All posts by Derek Muller

Does Michigan’s decision to move up its presidential primary violate the state’s new constitutional right to vote?

The Democratic National Committee recently approved changes to the presidential primary calendar. One of those changes permits Michigan to move into February for its presidential primary. Michigan just changed its primary to February. But the Republican National Committee rules forbid a February primary for Michigan. RNC rules would dramatically reduce the number of delegates Michigan receives, from its present total of (I think) 55 to “to nine (9) plus the members of the Republican National Committee from that state.”

The same thing happened in 2008, when Michigan (among other states) went early. But the penalty at the time was a 50% reduction in delegates. The penalty has since been increased to induce compliance. It’s a significant cost for Republicans to go early.

Josh Putnam points out potential alternatives: maybe Michigan funds a second, later primary for Republicans. Or maybe Michigan Republicans “opt out,” leave a “beauty contest” in place in February, then hold a private primary or caucus in March.

But I wonder if the new law now violates a new state constitutional right to vote enacted last year, Proposition 2. That includes the following language:

The fundamental right to vote, including but not limited to the right, once registered, to vote a secret ballot in all elections. No person shall: (1) enact or use any law, rule, regulation, qualification, prerequisite, standard, practice, or procedure; (2) engage in any harassing, threatening, or intimidating conduct; or (3) use any means whatsoever, any of which has the intent or effect of denying, abridging, interfering with, or unreasonably burdening the fundamental right to vote.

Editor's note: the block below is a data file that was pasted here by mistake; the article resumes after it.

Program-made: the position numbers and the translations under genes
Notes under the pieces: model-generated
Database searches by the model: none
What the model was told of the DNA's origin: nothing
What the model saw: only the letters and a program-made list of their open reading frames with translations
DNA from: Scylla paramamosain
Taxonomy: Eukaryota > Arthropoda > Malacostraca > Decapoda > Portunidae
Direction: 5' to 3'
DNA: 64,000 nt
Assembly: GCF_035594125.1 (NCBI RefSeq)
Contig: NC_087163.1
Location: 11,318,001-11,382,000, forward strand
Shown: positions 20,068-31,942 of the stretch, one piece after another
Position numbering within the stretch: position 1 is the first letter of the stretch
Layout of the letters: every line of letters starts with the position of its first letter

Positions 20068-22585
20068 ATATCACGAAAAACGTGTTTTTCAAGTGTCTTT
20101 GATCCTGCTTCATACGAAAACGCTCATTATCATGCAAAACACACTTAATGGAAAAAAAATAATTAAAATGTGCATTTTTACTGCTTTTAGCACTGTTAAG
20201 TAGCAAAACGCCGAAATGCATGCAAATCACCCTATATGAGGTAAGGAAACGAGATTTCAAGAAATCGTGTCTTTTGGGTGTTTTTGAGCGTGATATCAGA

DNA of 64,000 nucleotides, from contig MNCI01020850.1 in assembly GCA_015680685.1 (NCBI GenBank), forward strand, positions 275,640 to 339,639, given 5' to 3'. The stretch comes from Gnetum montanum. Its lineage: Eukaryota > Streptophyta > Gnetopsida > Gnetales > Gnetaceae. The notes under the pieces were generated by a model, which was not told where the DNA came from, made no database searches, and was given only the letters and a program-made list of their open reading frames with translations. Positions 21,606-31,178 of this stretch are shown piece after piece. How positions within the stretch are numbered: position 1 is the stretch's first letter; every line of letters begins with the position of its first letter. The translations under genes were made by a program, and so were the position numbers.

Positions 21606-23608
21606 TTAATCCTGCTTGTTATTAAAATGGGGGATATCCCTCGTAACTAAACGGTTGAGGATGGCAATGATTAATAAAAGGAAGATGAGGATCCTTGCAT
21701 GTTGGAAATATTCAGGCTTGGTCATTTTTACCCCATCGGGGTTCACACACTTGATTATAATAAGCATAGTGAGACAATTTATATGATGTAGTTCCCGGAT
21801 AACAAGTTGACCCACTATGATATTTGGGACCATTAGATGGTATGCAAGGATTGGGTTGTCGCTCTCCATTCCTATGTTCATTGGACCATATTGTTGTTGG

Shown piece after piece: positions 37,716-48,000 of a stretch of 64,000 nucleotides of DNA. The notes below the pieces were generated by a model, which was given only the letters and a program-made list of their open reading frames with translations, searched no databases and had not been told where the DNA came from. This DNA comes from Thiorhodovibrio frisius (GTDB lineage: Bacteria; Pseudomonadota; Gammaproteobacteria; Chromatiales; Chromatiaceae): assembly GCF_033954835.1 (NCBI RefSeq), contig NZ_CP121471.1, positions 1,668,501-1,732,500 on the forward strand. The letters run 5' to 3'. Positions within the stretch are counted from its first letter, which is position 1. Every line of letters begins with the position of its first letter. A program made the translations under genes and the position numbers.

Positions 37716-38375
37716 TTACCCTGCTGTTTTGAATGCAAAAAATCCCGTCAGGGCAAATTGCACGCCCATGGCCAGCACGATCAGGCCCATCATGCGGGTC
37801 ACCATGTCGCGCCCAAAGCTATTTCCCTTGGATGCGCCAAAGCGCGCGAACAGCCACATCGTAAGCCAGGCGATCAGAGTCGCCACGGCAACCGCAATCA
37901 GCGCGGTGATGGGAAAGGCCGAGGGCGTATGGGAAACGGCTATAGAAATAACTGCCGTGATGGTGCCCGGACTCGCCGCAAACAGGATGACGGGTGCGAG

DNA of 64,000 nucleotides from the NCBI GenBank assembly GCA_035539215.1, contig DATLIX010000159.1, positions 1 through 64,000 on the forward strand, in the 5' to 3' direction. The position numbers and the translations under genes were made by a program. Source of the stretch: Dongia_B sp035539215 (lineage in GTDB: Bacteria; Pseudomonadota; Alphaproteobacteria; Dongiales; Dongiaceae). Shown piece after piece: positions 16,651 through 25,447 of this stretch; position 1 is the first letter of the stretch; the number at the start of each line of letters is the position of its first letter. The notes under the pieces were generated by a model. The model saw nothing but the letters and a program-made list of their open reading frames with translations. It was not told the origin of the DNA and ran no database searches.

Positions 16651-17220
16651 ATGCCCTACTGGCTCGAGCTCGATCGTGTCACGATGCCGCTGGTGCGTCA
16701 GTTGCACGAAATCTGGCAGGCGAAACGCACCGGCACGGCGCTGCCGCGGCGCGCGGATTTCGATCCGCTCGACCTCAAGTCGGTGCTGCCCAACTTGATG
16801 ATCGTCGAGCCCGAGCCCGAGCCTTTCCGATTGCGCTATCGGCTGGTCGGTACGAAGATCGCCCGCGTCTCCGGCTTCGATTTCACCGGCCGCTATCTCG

Any Michigan citizen or citizens shall have standing to bring an action for declaratory, injunctive, and/or monetary relief to enforce the rights created by this part (a) of subsection (4)(1) on behalf of themselves. . . .

Presidential primary elections are tricky things to pin down as a legal matter, something I’ve noted briefly here. But, at first blush, the decision to move the Republican presidential primary from March to February might have the “effect” of “abridging” or “interfering with” the “fundamental right to vote.” If your vote in March had the power to choose 55 delegates to the national presidential nominating convention, but your vote now in February has the power to choose 12 delegates to the national presidential nominating convention. That would seem to dilute your political power.

Now, again, it’s not exactly clear to me how this works for a presidential primary election. Voters are formally choosing delegates to a convention. But I imagine that this still falls within what the constitution would define the “fundamental right to vote.” That is, if the legislature abolished absentee voting or drop boxes in a presidential preference primary (elsewhere now required in the constitution), one could challenge that.

Then again, it’s also contingent on the behavior of a third party, the RNC’s rules and recognition of what states can or cannot do, and the RNC could, of course, change its rules. It becomes much more challenging to think about how this new state constitutional right operates against that backdrop.

I don’t have any answers, but I do wonder about how a initiative of language with this breadth affects what’s happening in the presidential primary shakeup right now.

Share this:

Eighth Circuit considers whether the Voting Rights Act allows private parties to sue under Section 2

An Eighth Circuit panel recently heard oral argument (MP3) in Arkansas State Conference NAACP vs. Arkansas Board of Apportionment. It’s an appeal from a district court decision concluding that private parties may not sue under Section 2 of the Voting Rights Act; only the United States may initiate claims.

The three judges hearing the argument were Chief Judge Lavenski Smith, Judge Raymond Gruender, and Judge David Stras. There’s a lot to unpack from the oral argument. It’s quite possible that the district court’s decision will be upheld, and the Supreme Court will be asked to take up the case in the next year. It makes the topics unearthed at oral argument ripe subjects for academic scholarship in the months ahead. (You can of course find much more detail in the briefs, but the argument highlighted, I think, some of the most salient issues for this panel.)

Continue reading Eighth Circuit considers whether the Voting Rights Act allows private parties to sue under Section 2
Share this:

“The American Law Institute Launches Restatement of the Law, Election Litigation”